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Frank Mugisha, Uganda Gay Activist, Wins Robert F. Kennedy Human Rights Award

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WASHINGTON — A gay rights activist in Uganda, where a bill that would punish gays with prison or death has stirred worldwide outrage, received the Robert F. Kennedy Human Rights Award in Washington on Thursday.

Ethel Kennedy, the widow of the former U.S. attorney general, was joined by Massachusetts Sen. John Kerry in presenting the award to Frank Mugisha at a ceremony on Capitol Hill. It is the first time the award has been bestowed on an advocate for gay, lesbian, bisexual and transgender rights.

"It gives me more courage to continue doing the work I'm doing," Mugisha told The Associated Press ahead of the award. "It sends out a message, not only to my country but to other countries that criminalize homosexuality."

The 29-year-old Mugisha leads the underground group called Sexual Minorities Uganda, whose members routinely shift locations in Uganda for their safety. Uganda, a conservative East African nation, is one of more than 70 nations that have imposed laws against being gay.

Mugisha blames U.S. evangelical activists in particular for stoking fears and promoting homophobia with a 2009 visit and conference on "rehabilitation" for gays in Uganda. Since then, violence against gays has increased, he said.

After the visit, debate began over a Ugandan bill that would punish gay people with prison or death and would threaten jail time for those who don't report suspected gays to authorities. The bill was recently revived in Uganda's parliament.

"I think they are responsible for the bill," Mugisha said of the evangelical activists. "They held a seminar and openly told Ugandans that they needed to tighten their laws on homosexuality and told Ugandans that homosexuals can be healed."

Scott Lively, a preacher who leads a group called Abiding Truth Ministries now based in Springfield, Mass., introduced ideas from the "ex-gay" movement to Ugandans and the idea that gays are "recruited," Mugisha said.

In a telephone interview Wednesday, Lively did not oppose criminalization of gays but said he thinks imprisonment and the death penalty are too harsh. He said many criminal sanctions in African countries are harsh but aren't enforced.

"I advised the Ugandan parliament to focus on rehabilitation and not punishment, which they went the other way on that," Lively said. "But the law that they did draft is consistent with existing law on their books dealing with heterosexual sex crimes, and no one made a peep about that."

Ty Cobb, legislative counsel for the largest U.S. gay rights group, the Human Rights Campaign, said Mugisha is a role model for gays and lesbians in Africa and the world. The group has connected Mugisha with officials at the U.S. State Department.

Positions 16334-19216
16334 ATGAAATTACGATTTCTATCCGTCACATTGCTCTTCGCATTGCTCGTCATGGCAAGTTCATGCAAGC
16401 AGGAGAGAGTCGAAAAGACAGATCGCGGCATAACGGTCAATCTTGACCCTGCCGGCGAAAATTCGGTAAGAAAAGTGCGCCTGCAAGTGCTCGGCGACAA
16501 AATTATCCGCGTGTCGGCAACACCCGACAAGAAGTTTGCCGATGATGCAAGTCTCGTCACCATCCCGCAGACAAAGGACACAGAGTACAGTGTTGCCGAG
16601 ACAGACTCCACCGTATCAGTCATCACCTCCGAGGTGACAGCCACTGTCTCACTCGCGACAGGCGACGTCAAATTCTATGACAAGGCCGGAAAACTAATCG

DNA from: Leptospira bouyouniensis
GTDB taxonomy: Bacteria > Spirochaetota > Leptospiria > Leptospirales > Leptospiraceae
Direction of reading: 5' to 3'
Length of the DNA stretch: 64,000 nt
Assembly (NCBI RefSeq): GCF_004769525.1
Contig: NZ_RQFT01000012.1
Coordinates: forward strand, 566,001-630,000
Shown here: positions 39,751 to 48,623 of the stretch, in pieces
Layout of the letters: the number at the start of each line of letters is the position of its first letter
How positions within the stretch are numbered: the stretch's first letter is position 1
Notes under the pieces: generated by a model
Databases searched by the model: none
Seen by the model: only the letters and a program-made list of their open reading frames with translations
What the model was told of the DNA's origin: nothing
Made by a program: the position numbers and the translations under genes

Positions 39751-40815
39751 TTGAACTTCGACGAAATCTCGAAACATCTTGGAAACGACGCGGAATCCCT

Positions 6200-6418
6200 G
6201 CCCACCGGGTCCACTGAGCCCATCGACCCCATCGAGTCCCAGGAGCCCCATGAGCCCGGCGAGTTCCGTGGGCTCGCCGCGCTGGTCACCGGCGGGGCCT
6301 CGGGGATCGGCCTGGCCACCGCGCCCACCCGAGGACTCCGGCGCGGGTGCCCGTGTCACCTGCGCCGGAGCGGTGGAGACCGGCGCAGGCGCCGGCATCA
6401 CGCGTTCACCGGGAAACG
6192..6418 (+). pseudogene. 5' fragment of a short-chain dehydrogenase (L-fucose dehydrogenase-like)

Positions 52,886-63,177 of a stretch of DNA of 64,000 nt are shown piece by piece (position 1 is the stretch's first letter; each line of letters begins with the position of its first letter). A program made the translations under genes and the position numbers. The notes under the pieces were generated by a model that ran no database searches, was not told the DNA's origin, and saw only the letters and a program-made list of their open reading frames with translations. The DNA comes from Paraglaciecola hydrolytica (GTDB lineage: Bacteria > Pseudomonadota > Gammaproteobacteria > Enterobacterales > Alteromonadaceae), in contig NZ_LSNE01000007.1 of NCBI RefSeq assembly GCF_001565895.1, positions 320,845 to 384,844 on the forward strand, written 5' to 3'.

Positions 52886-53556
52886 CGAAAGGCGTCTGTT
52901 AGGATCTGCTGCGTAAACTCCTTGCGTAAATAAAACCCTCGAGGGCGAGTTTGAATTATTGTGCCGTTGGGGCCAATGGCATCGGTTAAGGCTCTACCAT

"It's important to recognize that Frank has put his life on the line to represent this community that's silenced by a government that wants to put you to death for being gay," Cobb said.

Uganda's anti-gay bill – and its connection to U.S. evangelicals – prompted international headlines, editorials and attention from the Robert F. Kennedy Center for Justice and Human Rights. Its award comes with a $30,000 stipend and a six-year partnership to support Mugisha's work with advocacy and fundraising.

Kerry Kennedy, president of the center bearing her father's name, said Mugisha's work shows a rare kind of courage. She said the award is meant for someone who is "the Martin Luther King of their country, somebody who has stood up to government oppression at great personal risk."

She said progressive churches, human rights groups, the U.S. government and the United Nations should take a stronger stand to counter the impact of "right-wing evangelicals" in Uganda.

"What we see here in Uganda is the U.S. exporting our so-called family values," she told the AP. "We bear responsibility for that as a country. We need to set the record straight about what true U.S. values are."

Kennedy said the pursuit of gay rights is consistent with everything her father, the brother of President John F. Kennedy, had stood for.

"I grew up in a family where we believed the United States should stand for something and that it was important to export the U.S. vision of a more just and peaceful world," she said. "That's why Robert Kennedy traveled to South Africa in 1966 when most Americans had never heard of apartheid."

Mugisha said he hopes to persuade other human rights groups to join the struggle for gay rights.

As a young gay activist, Mugisha said he has been beaten and harassed for speaking out. He added that he's not afraid of his government, but rather of the people on the street who want to eliminate gays.

In January, his colleague David Kato was bludgeoned to death. That killing came shortly after a tabloid newspaper published names and photos of men it alleged were gay. The cover included the words, "Hang Them." Authorities had said Kato's sexual orientation had nothing to do with the killing.

On Thursday, Kato's convicted killer was sentenced by a Ugandan court to 30 years in prison. The man said he was provoked by sexual advances he said Kato had made toward him.

Mugisha, reflecting on the Kennedy award, said it may afford some protection by raising his profile.

The biggest motivation to continue his work, despite death threats, is his daily interactions with Ugandan gays and lesbians, he added.

"They just look at you when you talk to them, and they feel there's hope," he said. "They feel there's a voice out there speaking for them."

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Robert F. Kennedy Center for Human Rights and Justice: http://http://www.rfkcenter.org/

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Brett Zongker can be reached at https://twitter.com/DCArtBeat

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